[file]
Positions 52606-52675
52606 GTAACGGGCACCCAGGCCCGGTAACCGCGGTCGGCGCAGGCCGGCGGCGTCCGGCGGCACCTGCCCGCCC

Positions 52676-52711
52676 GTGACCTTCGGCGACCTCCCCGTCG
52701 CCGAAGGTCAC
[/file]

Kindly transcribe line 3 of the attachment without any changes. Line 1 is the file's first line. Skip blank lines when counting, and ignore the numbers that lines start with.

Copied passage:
Positions 52676-52711